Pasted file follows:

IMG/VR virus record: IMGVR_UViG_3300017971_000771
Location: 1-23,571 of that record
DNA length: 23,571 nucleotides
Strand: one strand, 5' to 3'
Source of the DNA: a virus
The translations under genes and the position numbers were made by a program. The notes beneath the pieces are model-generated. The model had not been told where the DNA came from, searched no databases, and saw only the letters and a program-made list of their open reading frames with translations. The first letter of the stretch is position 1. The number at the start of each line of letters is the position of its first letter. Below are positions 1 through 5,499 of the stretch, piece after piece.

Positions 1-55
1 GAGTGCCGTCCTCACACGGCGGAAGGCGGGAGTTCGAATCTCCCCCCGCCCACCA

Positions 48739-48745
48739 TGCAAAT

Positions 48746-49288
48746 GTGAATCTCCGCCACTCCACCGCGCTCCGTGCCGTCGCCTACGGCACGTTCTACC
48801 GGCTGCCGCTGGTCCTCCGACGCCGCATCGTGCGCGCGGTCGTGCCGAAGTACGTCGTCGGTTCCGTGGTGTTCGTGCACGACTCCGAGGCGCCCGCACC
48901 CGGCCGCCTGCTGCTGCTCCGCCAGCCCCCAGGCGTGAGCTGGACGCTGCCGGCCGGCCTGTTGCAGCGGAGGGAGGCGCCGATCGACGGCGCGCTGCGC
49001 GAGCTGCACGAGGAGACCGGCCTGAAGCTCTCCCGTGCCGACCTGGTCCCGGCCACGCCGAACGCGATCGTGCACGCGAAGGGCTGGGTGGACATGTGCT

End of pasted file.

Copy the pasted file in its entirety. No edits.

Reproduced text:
IMG/VR virus record: IMGVR_UViG_3300017971_000771
Location: 1-23,571 of that record
DNA length: 23,571 nucleotides
Strand: one strand, 5' to 3'
Source of the DNA: a virus
The translations under genes and the position numbers were made by a program. The notes beneath the pieces are model-generated. The model had not been told where the DNA came from, searched no databases, and saw only the letters and a program-made list of their open reading frames with translations. The first letter of the stretch is position 1. The number at the start of each line of letters is the position of its first letter. Below are positions 1 through 5,499 of the stretch, piece after piece.

Positions 1-55
1 GAGTGCCGTCCTCACACGGCGGAAGGCGGGAGTTCGAATCTCCCCCCGCCCACCA

Positions 48739-48745
48739 TGCAAAT

Positions 48746-49288
48746 GTGAATCTCCGCCACTCCACCGCGCTCCGTGCCGTCGCCTACGGCACGTTCTACC
48801 GGCTGCCGCTGGTCCTCCGACGCCGCATCGTGCGCGCGGTCGTGCCGAAGTACGTCGTCGGTTCCGTGGTGTTCGTGCACGACTCCGAGGCGCCCGCACC
48901 CGGCCGCCTGCTGCTGCTCCGCCAGCCCCCAGGCGTGAGCTGGACGCTGCCGGCCGGCCTGTTGCAGCGGAGGGAGGCGCCGATCGACGGCGCGCTGCGC
49001 GAGCTGCACGAGGAGACCGGCCTGAAGCTCTCCCGTGCCGACCTGGTCCCGGCCACGCCGAACGCGATCGTGCACGCGAAGGGCTGGGTGGACATGTGCT